The Industrial Internet of Things (aka Industrial IoT or IIoT) is a natural evolution of a transforming economy, impacting almost every industry, including manufacturing. In a few years, technology has connected more people, businesses and machines, a trend that does not show any sign of slowing.

Businesses that adopt to technology quickly gain and maintain an edge over their competition. Companies that adopt digital transformation faster than their competitors report a higher profit margin, on average a 55% three year profit margin, versus those who are slow to embrace technological advances report a 37% three year profit margin.

Digital leaders are more likely to have a comprehensive data acquisition strategy and use data to differentiate themselves from their competitors.  In this blog post, we address why your manufacturing company needs Industrial IoT to stay ahead of your competitors.

IoT makes personalized customer service easier

Manufacturing companies that typically are structured around their products or business functions find that resources are disconnected from one another. Essential resources like enterprise asset management, enterprise resource planning and supply chain management are siloed. Lack of a comprehensive map of the company’s data leaves little opportunity to enhance the products, pricing, manufacturing process or any other aspects that contribute to the overall customer experience.

A single solution, versus a number of disparate systems, improves control across a mix of make-to-order, make-to-stock and other production processes. Companies can improve responsiveness to customer demand spikes by rapidly onboarding vendors. Not only are companies better able to respond, but have the ability to become more proactive by forecasting demand, minimize equipment downtime and anticipate order fluctuations.

Saving Money by Gaining in Productivity

Manufacturers that have successfully implemented Industrial IoT to make a smart, connected factory have realized productivity gains of 17-20%, on average.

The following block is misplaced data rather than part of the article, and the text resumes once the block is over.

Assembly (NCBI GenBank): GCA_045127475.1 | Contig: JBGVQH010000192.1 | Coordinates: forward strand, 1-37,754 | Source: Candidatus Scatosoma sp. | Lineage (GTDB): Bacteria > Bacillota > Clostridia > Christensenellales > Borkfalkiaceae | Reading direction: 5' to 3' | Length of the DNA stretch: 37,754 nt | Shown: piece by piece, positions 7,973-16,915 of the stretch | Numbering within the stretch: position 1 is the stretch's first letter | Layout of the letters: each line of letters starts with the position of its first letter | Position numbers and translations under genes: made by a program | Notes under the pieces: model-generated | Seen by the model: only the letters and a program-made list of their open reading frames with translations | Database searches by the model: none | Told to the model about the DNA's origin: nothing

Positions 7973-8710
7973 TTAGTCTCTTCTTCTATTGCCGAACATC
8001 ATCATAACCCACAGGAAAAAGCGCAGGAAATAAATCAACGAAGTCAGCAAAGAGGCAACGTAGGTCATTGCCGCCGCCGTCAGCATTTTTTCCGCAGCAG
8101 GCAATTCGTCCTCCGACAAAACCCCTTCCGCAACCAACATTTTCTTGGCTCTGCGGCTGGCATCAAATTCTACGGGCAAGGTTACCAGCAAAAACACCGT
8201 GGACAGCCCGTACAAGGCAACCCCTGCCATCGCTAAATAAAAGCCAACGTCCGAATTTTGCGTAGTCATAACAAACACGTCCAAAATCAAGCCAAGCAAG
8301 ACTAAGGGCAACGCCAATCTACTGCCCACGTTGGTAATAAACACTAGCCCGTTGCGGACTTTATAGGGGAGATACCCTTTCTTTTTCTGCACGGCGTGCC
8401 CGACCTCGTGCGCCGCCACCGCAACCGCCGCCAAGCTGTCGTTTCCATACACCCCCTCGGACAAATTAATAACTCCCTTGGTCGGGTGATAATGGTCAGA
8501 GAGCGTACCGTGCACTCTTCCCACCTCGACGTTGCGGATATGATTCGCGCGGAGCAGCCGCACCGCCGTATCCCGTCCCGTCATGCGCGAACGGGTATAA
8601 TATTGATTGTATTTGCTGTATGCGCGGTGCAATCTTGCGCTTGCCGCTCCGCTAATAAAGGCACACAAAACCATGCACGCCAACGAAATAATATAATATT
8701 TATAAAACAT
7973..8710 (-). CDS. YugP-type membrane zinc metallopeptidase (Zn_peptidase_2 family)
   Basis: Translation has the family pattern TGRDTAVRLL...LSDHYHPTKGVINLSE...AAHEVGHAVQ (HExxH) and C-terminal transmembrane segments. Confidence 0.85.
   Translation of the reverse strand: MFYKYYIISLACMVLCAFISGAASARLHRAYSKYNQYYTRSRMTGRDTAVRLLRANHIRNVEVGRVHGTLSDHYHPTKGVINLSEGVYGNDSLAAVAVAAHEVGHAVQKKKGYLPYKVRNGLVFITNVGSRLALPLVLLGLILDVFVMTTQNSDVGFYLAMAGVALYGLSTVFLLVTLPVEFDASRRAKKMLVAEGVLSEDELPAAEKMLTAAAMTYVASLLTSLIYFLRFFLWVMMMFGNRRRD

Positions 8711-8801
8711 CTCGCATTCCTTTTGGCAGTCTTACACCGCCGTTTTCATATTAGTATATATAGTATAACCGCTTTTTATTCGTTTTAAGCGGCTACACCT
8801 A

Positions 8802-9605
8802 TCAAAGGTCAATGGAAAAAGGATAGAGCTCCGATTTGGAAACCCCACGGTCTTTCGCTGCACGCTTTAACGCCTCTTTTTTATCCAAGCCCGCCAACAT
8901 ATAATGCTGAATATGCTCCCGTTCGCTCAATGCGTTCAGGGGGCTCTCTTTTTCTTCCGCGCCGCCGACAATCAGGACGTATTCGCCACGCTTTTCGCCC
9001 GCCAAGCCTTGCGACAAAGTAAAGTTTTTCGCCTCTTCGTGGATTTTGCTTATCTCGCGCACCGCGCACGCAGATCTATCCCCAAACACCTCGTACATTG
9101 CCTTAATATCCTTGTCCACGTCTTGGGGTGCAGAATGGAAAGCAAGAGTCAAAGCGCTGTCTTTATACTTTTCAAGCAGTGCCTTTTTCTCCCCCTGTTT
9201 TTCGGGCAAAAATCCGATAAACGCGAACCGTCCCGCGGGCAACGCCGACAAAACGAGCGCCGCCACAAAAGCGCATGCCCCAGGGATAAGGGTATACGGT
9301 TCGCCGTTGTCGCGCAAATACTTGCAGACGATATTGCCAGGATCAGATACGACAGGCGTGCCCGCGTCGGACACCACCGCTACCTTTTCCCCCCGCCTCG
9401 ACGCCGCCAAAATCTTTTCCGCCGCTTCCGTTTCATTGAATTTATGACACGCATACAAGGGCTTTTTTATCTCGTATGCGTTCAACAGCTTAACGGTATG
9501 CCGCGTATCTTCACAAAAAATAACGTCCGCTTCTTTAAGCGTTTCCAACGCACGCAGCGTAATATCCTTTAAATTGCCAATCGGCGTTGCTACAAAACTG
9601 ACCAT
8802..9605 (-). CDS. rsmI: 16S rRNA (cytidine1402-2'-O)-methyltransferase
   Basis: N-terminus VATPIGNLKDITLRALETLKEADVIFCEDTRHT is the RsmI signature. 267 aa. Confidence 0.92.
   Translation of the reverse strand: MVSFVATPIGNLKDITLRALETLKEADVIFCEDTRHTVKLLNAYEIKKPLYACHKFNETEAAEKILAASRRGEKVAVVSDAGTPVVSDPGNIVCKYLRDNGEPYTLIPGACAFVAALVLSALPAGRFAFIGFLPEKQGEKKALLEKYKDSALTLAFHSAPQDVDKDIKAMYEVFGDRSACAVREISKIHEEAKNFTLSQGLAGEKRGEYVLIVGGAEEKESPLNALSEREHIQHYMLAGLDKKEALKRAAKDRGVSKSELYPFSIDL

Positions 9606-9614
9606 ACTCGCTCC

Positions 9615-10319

Artificial Intelligence (AI) and Industrial IoT can drive operational and financial gains through the cloud. In this setting, we are also witnessing the rise of IIoT, the Industrial Internet of Things, which uses intelligent robotics through the production cycle. Data collected from each piece of equipment and processed in the cloud makes knowledge sharing easier between platforms, workers and machines, facilitating collaboration on processes that involve both repetitive tasks and complex decision-making.

Productivity and quality also increases, by removing human error and constantly analyzing operations to ensure maximum efficiency and optimal resource usage.

When applying advanced AI technologies such as machine learning and cognitive services against the data coming in from the manufacturing process, you now have a value-added layer of insight into your data. This allows you to improve operational efficiency, speed production, optimize equipment performance, minimize waste and reduce maintenance costs.

Business leaders have much to gain by transforming themselves into digital leaders. Apart from everyday on-site operations, this unprecedented visibility of processes and productivity means that they can make better decisions, based on real-time data, predictive analytics and accurate information rather than the traditional ‘gut feeling’ and trends.

Companies need to be nimble

In conclusion, legacy companies that are digital laggards that aren’t open to change and become irrelevant in a digitized world. But those who embrace the change that digitization brings, become more nimble, responsive to their customers, improve their overall performance and better able to increase their revenue and profit margins.

For more information, visit our website to learn how you can achieve a new level of IoT connectedness.

 

 

Source:

Capgemini, Smart Factories: How can manufacturers realize the potential of digital industrial revolution.

IDC, IDC MarketScape Worldwide Unified Endpoint Management Software 2017 Vendor Assessment Excerpt